According to the irrigation subsector review of Zimbabwe [216], of the total internal surface water resources of 13.1 km3/year, 3.6 km3/year is already committed for domestic, industrial, mining and irrigation use. Of the remaining 9.5 km3/year, at least 3.0 km3/year is reported to be effectively inaccessible. Of the remaining 6.5 km3/year, about half is considered as potentially available for irrigation development, of which 1.94 km3/year in the Zambezi basin. In addition, there is the flow of the Zambezi River.

The Zambezi basin in Zimbabwe has been divided into three hydrological zones. In the western and eastern zones, suitable soil is the limiting factor, while in the middle zone water is the limiting factor. At present 70045 ha have been developed or planned for irrigation [216]. Based on land and water and considering an irrigation water requirement of 10500 m3/ha per year according to this study, it would be possible to irrigate another 95355 ha, so bringing the total to 165400 ha [*]. However, taking a water requirement of 18000 m/ha per year as proposed in the irrigation subsector review would reduce the potential to 131000 ha.

For Zambia, of the irrigation potential of 523000 ha for the whole country the distribution of 355000 ha over the different sub-basins is known, but no details on location are given for the remaining 168000 ha, consisting of 100000 ha of dambos (wetlands), 60000 ha irrigated by renewable groundwater and 8000 ha of commercial farms [214, 215]. The irrigation potential in the Zambezi basin is estimated at 422000 ha as follows [215, *]:

TABLE 39: Irrigation potential in the different Zambezi sub-basins in Zambia

Types of irrigation

Upper Zambezi River basin (ha)

Kafue River basin (ha)

Luangwa River basin (ha)

Total for Zambezi River basin (ha)

Located

112000

165000

14000

291000

Groundwater

15000

15000

15000

45000

Commercial

2000

2000

2000

6000

Dambos

30000

20000

30000

80000

Total

159000

202000

61000

422000

In view of the rugged, very steep terrain of the southern highlands of Tanzania draining to Lake Malawi, no real possibilities for irrigation development exist and consumptive water use would be limited to domestic and industrial water supply. These are relatively small volumes and their quantities would not change the mean annual flow into the lake from Tanzania [136].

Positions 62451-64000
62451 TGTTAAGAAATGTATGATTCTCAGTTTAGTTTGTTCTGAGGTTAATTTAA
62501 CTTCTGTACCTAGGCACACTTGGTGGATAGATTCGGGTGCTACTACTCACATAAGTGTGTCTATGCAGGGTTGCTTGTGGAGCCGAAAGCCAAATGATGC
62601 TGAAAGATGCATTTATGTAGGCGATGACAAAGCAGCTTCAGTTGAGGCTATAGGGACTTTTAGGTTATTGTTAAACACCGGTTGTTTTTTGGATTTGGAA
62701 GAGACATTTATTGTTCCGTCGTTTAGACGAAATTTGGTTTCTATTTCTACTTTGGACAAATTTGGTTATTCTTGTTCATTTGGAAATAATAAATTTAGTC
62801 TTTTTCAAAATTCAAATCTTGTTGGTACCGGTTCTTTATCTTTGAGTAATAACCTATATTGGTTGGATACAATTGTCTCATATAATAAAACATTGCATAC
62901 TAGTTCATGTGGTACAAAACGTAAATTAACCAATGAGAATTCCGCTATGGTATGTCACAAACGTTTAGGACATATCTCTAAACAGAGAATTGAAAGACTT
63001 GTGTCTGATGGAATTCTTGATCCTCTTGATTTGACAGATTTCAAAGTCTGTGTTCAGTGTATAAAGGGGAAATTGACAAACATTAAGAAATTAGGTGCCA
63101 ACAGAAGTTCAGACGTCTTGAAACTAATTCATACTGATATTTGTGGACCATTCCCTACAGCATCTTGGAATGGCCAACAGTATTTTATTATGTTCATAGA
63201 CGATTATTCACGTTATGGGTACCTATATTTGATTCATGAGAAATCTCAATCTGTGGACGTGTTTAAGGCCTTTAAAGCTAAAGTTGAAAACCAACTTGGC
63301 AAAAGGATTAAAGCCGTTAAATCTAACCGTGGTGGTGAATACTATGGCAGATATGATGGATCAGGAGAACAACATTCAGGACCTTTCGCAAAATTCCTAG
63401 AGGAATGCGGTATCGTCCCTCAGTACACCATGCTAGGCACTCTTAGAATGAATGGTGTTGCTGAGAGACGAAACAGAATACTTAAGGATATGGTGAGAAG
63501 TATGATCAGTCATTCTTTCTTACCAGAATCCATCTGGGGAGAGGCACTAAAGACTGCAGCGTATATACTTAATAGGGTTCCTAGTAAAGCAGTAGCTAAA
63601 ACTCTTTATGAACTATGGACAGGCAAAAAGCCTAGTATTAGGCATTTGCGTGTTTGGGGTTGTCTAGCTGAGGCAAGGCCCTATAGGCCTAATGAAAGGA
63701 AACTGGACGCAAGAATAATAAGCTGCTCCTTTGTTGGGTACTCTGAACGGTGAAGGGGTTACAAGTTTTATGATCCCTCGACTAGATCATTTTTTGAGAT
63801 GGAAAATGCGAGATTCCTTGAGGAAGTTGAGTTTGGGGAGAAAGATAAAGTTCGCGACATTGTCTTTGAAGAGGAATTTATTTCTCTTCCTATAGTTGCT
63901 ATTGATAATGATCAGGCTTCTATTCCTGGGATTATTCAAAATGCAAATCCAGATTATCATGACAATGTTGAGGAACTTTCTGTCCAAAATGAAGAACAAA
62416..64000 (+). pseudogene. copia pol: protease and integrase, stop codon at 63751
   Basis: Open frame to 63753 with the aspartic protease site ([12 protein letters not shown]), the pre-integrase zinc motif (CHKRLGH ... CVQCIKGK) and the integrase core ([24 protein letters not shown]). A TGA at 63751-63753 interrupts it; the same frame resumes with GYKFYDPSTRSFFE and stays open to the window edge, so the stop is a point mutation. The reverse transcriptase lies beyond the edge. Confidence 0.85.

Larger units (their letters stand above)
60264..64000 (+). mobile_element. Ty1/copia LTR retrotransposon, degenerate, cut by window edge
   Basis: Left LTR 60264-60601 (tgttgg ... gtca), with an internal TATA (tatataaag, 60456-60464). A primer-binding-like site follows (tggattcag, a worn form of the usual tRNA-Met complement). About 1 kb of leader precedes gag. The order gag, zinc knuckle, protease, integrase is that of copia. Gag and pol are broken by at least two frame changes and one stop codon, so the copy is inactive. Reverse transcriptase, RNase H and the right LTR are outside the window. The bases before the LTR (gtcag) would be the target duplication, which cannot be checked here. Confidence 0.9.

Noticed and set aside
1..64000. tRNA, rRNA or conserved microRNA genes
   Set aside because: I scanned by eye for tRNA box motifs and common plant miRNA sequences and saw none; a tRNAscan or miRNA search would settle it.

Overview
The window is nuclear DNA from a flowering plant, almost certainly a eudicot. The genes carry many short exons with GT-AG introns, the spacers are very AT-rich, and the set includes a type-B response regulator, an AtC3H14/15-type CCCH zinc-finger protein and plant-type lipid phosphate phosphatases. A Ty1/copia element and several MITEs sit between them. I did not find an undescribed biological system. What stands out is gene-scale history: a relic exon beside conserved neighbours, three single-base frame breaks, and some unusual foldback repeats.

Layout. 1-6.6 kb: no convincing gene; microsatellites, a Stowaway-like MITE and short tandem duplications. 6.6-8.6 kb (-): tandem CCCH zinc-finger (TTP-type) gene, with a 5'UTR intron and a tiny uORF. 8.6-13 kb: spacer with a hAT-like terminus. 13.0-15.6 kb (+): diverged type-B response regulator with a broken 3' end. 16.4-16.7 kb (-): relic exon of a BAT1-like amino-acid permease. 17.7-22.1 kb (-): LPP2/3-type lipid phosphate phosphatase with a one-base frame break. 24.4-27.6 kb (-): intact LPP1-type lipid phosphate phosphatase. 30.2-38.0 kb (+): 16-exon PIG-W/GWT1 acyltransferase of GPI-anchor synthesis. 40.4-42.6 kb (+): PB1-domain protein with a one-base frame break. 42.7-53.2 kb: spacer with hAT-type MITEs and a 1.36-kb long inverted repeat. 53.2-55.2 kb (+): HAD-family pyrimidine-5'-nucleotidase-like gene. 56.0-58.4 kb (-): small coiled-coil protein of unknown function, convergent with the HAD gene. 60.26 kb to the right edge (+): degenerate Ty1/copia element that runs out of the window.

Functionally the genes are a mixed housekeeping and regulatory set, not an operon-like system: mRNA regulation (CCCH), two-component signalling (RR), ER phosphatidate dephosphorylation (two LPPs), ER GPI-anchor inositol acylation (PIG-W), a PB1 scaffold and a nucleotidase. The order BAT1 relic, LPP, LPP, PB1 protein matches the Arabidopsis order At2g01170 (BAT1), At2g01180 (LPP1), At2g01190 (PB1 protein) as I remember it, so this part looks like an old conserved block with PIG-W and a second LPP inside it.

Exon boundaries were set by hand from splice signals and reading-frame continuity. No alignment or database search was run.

Malawi has abundant land where soil and topography are suitable for irrigation but only limited areas that coincide with easily obtainable water from perennial streams. An important feature of the flat lake shore and the Shire River valley landscapes are large areas of marshy land, swamps and lagoons, which are poorly drained and flood susceptible areas. The irrigation potential for the whole of Malawi has been estimated at 100000 ha plus 61900 ha of dambos (wetlands) [135]. It is estimated that 160900 ha of this total are located in the Zambezi basin [*].

The irrigation potential figure of 2 million ha given in literature for Mozambique includes the whole Zambezia province, part of which is located outside the Zambezi basin [159]. The area within the Zambezi basin is estimated at 1.7 million ha [*].

Table 40 summarizes the figures for the whole basin.

Table 40: Zambezi basin: irrigation potential. water requirements and areas under irrigation

Country

Irrigation potential (ha)

Gross potential irrigation water requirement

Area under irrigation (ha)



per ha (m/ha per year)

total (km/year)


Angola

700000

13500

9.450

2000

Namibia

11000

5000-25000

0.255

6142

Botswana

1080

5500

0.006

0

Zimbabwe

165400

10500

1.737

49327

Zambia

422000

12000

5.064

41400

Tanzania

0

11000

0.000

0

Malawi

160900

13000

2.092

28000

Mozambique

1700000

11000

18.700

20000

Sum of countries

3160380


37.303

146869

Total for Zambezi

3160380


37.303


For the Zambezi basin as a whole, the water requirements are much less than the water availability. Attention has to be paid, however, to the Chobe tributary, originating in Angola and shared by Angola, Zambia, Namibia and Botswana. The Zambezi River entering Zambia from Angola in the north has an annual discharge of 18 km3, which is twice the volume needed to irrigate the 700000 ha potential of Angola. The Chobe tributary, however, has a discharge of only 1.3 km3/year when leaving Angola, so if a large part of the irrigation potential area of 700000 ha in Angola or if part of the irrigation potential of 159000 ha in the upper Zambezi basin in Zambia is located in this sub-basin, problems may arise for Namibia and Botswana, even though irrigation potential there is very limited compared to the other countries.

Further downstream, no particular problems are expected in terms of water resources. However, water regulation would be necessary for full development of the potential.


Contents - Previous - Next